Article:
An advanced directive, also known as a living will, provides your doctors and other caregivers instructions for what type of end-of-life medical treatments you do or do not want if you become unable to give those instructions yourself. These instructions can include do not resuscitate orders and instructions on organ donations. Creating these documents now will help ensure your wishes are carried out and prevent potential problems for your loved ones.
Living wills typically cover:
- Resuscitation, such as CPR or an electric shock to the heart
- Breathing machines
- Tube feeding
- Palliative care
- Organ donations
How living wills work in Texas
For a living will to be valid, the following conditions must be met:
- You (the declarant) must be a competent state
- You need two witnesses
- The directive may be oral with 2 witnesses and an attending physician
- Written directive will become part of your medical record; if oral, witnesses will have to sign medical records
- Living wills are “not operative for pregnant patients”
Living wills are revocable at any time, regardless of your mental state and/or competency. Moreover, revocation by you, the declarant, or someone in presence destroying the living will document. You may also sign and date or orally state your intent to revoke your living will. Revocation takes effect when (a) when the document of intent to revoke your living will is delivered or mailed to attending physician or (b) when the physician is notified of an oral revocation.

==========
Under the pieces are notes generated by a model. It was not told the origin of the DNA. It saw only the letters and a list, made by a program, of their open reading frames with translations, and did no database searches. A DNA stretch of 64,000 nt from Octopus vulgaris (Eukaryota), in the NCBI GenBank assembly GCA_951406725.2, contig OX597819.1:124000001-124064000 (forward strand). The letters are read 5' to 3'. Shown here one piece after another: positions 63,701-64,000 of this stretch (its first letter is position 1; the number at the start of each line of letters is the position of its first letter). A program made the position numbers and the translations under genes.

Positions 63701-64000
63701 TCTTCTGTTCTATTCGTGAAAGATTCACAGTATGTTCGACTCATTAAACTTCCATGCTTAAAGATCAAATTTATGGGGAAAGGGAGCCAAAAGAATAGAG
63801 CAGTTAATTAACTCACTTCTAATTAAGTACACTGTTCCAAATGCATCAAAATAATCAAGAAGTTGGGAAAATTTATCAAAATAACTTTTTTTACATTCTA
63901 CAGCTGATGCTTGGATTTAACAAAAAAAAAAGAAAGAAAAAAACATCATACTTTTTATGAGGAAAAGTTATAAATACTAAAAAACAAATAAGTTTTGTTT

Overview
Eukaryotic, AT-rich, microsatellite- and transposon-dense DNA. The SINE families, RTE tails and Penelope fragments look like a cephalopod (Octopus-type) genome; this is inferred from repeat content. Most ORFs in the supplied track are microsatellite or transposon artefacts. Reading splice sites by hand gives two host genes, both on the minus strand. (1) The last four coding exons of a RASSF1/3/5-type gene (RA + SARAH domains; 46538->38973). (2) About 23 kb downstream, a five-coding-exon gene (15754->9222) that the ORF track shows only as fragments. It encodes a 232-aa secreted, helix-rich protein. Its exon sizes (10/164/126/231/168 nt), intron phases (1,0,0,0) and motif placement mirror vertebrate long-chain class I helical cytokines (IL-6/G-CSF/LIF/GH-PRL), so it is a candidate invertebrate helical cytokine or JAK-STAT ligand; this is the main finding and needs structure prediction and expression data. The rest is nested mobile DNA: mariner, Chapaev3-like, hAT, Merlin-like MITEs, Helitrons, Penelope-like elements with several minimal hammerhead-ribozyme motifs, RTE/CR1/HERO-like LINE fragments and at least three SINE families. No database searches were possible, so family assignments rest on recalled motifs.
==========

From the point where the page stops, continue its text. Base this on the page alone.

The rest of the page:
Living wills are in effect until you decide to revoke it. Additional legal conditions apply for living wills; it is best you contact Rashelle Fetty and the Fetty Firm for further information.
Why you need a living will
Living wills are important because it is the key document that states your medical wishes. Rather than having your spouse make a life-or-death decision on your behalf, they would honor your wishes as expressed in the living will.
The Law Office of Rashelle Fetty can assist you with your living will. The Fetty Firm will advise you of current Texas law regarding health care decisions.
In addition, Rashelle can help you look at your existing living will. It is recommended that you review your living will every 2 to 3 years. Life changes such as relocation, health, finances, relationships, or a change of heart may be reason for you to change your living will. Moreover, new technology in the medical field that may lead to better health outcomes could also influence your decision to amend your living will.
When you need an experienced and caring estate planning lawyer serving Fort Worth and all of North Texas, contact the Fetty Firm, P.C.